Create a Bird-friendly Habitat in Your Backyard

Scientists have identified habitat loss as one of the biggest reasons for the decline in bird populations. You can make a difference by adding native plants to your yard.

A plant is native if it has occurred naturally in a particular region, ecosystem or habitat without human introduction. Native plants provide shelter and nesting areas for birds, as well as natural sources for nectar, seeds, berries and insects.

Native Plant Facts

  1. Native plants typically grow healthier and stronger than non-natives.
  2. Native plants are low maintenance, requiring less watering, fertilizer and pesticides.
  3. Native plants assist in managing rainwater runoff and maintain healthy soil as their root systems are deep and keep soil from being compacted.

For you, native plants add a wealth of beauty, texture, varying heights and bloom times, providing a stunning display over multiple seasons. For birds, native trees and plants are home to caterpillars and other insects, which provide food for nestlings.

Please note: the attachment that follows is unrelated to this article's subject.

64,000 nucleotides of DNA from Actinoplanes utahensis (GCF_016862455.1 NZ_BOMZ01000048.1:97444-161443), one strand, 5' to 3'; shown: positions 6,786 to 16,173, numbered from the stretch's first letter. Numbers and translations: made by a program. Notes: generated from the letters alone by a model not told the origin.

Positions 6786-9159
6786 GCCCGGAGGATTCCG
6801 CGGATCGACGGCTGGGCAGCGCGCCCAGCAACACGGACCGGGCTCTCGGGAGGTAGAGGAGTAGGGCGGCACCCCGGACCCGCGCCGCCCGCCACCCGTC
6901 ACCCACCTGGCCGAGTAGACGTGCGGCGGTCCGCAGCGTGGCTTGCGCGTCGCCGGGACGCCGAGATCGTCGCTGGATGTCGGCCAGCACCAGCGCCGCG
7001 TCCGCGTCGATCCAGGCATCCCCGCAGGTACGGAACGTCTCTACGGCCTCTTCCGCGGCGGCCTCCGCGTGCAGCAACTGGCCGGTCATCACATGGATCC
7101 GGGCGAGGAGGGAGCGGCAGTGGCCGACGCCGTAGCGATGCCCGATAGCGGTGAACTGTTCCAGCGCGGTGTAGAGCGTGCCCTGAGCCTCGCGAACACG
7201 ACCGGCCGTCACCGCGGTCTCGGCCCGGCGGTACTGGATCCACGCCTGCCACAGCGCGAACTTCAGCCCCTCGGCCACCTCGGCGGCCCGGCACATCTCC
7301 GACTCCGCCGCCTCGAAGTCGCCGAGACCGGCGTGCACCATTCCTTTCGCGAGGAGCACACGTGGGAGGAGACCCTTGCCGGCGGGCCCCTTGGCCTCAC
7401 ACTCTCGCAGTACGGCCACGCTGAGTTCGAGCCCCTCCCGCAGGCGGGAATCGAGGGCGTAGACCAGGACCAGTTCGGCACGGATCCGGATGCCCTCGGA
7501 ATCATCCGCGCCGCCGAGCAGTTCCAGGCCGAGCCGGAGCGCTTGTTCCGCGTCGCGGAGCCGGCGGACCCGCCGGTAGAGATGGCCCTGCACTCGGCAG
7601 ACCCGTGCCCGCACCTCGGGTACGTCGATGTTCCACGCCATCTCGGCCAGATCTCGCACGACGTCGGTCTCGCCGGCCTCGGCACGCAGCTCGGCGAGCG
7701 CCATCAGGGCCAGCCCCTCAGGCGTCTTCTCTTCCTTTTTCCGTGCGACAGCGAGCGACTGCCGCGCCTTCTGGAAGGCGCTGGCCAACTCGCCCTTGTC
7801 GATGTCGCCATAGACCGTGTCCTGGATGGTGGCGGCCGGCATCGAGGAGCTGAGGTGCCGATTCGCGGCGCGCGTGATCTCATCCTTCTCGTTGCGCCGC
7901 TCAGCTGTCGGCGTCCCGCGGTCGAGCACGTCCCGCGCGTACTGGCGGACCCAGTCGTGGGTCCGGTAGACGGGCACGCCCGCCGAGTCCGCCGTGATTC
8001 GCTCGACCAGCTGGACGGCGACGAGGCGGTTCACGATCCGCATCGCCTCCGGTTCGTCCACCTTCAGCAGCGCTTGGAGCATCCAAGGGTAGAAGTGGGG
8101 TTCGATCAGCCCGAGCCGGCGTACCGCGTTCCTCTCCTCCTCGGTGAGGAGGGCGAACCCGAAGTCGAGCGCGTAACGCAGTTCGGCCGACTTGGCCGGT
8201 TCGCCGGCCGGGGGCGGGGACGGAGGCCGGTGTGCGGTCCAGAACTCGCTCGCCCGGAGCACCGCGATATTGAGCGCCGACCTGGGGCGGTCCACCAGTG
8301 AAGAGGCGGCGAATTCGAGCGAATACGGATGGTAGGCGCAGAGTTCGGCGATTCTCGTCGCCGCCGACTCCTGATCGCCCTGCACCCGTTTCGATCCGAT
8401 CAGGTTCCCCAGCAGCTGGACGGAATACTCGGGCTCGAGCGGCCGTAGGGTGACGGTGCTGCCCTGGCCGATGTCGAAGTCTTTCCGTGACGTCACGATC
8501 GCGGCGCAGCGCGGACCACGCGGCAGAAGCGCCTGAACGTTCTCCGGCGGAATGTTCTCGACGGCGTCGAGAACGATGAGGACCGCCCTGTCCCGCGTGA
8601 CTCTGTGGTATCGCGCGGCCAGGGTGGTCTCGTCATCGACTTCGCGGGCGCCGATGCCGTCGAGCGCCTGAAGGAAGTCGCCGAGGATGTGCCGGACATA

Adding native plants is one of the 7 Simple Actions to Help Birds. Stop by the store to learn more about native plants and actions you can take to help #SaveTheSongBirds.

Not sure where to start? There are several websites to find native plants by zip code:

NWF Native Plant Finder

Nativeplantfinder.nwf.org

Find plants that host the highest numbers of butterflies and moths to feed birds and other wildlife where you live.

Audubon Native Plant Database

Audubon.org/native-plants

Explore the best plants for birds in your area, as well as local resources and links to more information.

Native Plant Nursery Directory

Plantnative.org

View a list of potential local native plant nurseries and sources of native plants, broken down by state.


Am. Goldfinch

Local Birding Resources The Mitchell Lake Audubon Center is a birding jewel for San Antonio! Find out more info here.

learn more
RBGrosbeakJRC2_4c

2019 Cornell Bird Study Learn about the results of the recent study conducted by the Cornell Lab of Ornithology.

learn more
Baltimore Oriole in tree

How can we help with bird conservation? Discover simple steps we can all take to have an impact on avian conservation. Learn more here.

learn more